I don’t think there is any question that Waldman is deserving of the honor. She is a pioneer in the field of sportscasting, an inspiration to young girls with dreams of joining the sports industry, and has been a fabric of New York sports for more than 30 years.

Hers was the first voice ever heard on WFAN. “They laughed at me,” Waldman told the New York Times in 2001. “They laughed at the station.” Unfortunately, similar derision and skepticism has followed Waldman throughout her career, almost entirely due to the fact that she is a woman in a man’s world. She therefore made herself indispensable, disrupting the industry by offering to drive to arenas for WFAN soundbites instead of waiting for the newspaper reports the next morning.

At WFAN, Waldman co-hosted a midday talk show and also covered the Knicks and Yankees beats. There was a problem, though: her future boss, George Steinbrenner, denied her access to him for interviews. She demanded a meeting anyway, penning a letter to Steinbrenner; he relented, but told her that “I don’t like women cops; I don’t like women firemen; I don’t like women in the military; and I don’t like women in sports.”

Waldman pressed on, as she always has, displaying a toughness and determination that apparently impressed Steinbrenner, who should already have been impressed. This is truly remarkable, and came against a context in which Waldman faced rampant sexism from all corners. As she told Newsday a few months ago:

“I used to get things in the mail at the FAN. I would get used condoms in the mail. I got toilet paper with feces on it . . . They were really ugly and disgusting letters, the most vile stuff. You know, it’s not in cyberspace. It’s sitting in your hand. In 1989, it started really early. We got a lot of letters to the station, got letters to the stadium.”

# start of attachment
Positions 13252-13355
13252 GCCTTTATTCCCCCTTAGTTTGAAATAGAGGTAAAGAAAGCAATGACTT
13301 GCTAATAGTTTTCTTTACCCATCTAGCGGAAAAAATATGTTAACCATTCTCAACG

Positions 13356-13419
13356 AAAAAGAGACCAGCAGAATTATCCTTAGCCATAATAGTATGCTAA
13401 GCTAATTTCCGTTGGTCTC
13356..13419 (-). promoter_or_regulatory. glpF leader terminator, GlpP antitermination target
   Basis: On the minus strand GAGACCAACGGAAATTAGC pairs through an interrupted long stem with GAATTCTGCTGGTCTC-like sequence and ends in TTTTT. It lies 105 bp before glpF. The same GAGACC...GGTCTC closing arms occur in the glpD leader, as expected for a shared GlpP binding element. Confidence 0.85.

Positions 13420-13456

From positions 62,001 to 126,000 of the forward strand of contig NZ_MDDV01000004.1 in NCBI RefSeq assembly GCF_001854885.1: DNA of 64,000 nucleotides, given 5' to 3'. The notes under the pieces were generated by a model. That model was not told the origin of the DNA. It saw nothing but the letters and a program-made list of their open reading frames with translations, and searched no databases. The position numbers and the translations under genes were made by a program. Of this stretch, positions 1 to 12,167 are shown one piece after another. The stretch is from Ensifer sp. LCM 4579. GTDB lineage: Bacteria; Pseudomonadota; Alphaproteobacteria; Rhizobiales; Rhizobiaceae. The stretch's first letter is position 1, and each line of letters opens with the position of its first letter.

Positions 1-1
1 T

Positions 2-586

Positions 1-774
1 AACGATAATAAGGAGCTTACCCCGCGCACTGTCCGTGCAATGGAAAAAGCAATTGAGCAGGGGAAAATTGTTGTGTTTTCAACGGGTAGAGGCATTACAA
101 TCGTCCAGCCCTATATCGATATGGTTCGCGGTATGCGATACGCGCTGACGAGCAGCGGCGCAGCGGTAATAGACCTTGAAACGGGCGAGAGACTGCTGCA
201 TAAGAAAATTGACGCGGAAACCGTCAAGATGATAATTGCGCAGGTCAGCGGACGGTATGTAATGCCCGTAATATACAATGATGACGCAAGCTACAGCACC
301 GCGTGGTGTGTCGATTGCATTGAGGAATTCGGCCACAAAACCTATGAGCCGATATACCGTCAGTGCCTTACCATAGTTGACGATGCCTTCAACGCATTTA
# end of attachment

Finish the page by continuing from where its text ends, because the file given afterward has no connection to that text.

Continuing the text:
Suzyn waldman

She has constantly risen above these displays and advanced her career in spite of serious and significant institutional barriers. A long career in beat and clubhouse reporting gave way to her replacing Charley Steiner in the Yankees radio booth for the 2005 season. She has been there ever since.

Suzyn is every bit as much an integral part of the broadcast as her colleague, John Sterling. Her “as [leadoff hitter] steps up to the plate, stepping up to the microphone issssss the voice of the New York Yankees, here is John Sterling” is every bit as part of the fabric of a Yankees radio game as “it is high, it is far, it is gone!” When Sterling missed his first games in three decades a few weeks ago, Waldman’s voice alongside substitute Ryan Ruocco’s provided a sense of familiarity to the broadcast. (Ryan did a fantastic job as always, but it was weird to not have Ma and Pa Yankee on the mic, no?)

Her intelligence, passion, and drive come through on every broadcast. That’s why her list of accolades is already quite long. Consider her list of awards:

  • International Radio Award (1989)
  • New York Sportscaster of the Year (1996)
  • American Women in Radio and TV Star Award (1999)
  • Alliance for Women in Media Lifetime Achievement Award (2016)